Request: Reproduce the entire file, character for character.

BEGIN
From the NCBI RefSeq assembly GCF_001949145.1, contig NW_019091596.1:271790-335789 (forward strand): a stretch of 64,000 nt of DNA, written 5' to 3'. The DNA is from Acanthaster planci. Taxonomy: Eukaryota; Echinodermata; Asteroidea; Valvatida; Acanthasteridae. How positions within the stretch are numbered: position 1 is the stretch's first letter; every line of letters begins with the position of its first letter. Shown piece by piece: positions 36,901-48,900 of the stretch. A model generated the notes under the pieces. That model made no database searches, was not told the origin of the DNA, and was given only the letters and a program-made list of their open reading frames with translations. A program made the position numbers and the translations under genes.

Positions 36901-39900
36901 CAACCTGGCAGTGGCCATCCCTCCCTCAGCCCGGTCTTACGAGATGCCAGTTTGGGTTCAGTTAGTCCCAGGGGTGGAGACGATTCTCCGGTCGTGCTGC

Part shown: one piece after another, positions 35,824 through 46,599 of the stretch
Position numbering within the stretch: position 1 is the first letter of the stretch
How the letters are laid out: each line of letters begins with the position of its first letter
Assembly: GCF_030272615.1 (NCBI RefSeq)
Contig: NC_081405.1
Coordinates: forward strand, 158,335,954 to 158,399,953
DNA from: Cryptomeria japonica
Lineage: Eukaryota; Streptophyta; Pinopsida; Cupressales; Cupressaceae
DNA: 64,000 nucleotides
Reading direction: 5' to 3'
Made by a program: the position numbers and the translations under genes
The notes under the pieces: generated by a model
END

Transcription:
From the NCBI RefSeq assembly GCF_001949145.1, contig NW_019091596.1:271790-335789 (forward strand): a stretch of 64,000 nt of DNA, written 5' to 3'. The DNA is from Acanthaster planci. Taxonomy: Eukaryota; Echinodermata; Asteroidea; Valvatida; Acanthasteridae. How positions within the stretch are numbered: position 1 is the stretch's first letter; every line of letters begins with the position of its first letter. Shown piece by piece: positions 36,901-48,900 of the stretch. A model generated the notes under the pieces. That model made no database searches, was not told the origin of the DNA, and was given only the letters and a program-made list of their open reading frames with translations. A program made the position numbers and the translations under genes.

Positions 36901-39900
36901 CAACCTGGCAGTGGCCATCCCTCCCTCAGCCCGGTCTTACGAGATGCCAGTTTGGGTTCAGTTAGTCCCAGGGGTGGAGACGATTCTCCGGTCGTGCTGC

Part shown: one piece after another, positions 35,824 through 46,599 of the stretch
Position numbering within the stretch: position 1 is the first letter of the stretch
How the letters are laid out: each line of letters begins with the position of its first letter
Assembly: GCF_030272615.1 (NCBI RefSeq)
Contig: NC_081405.1
Coordinates: forward strand, 158,335,954 to 158,399,953
DNA from: Cryptomeria japonica
Lineage: Eukaryota; Streptophyta; Pinopsida; Cupressales; Cupressaceae
DNA: 64,000 nucleotides
Reading direction: 5' to 3'
Made by a program: the position numbers and the translations under genes
The notes under the pieces: generated by a model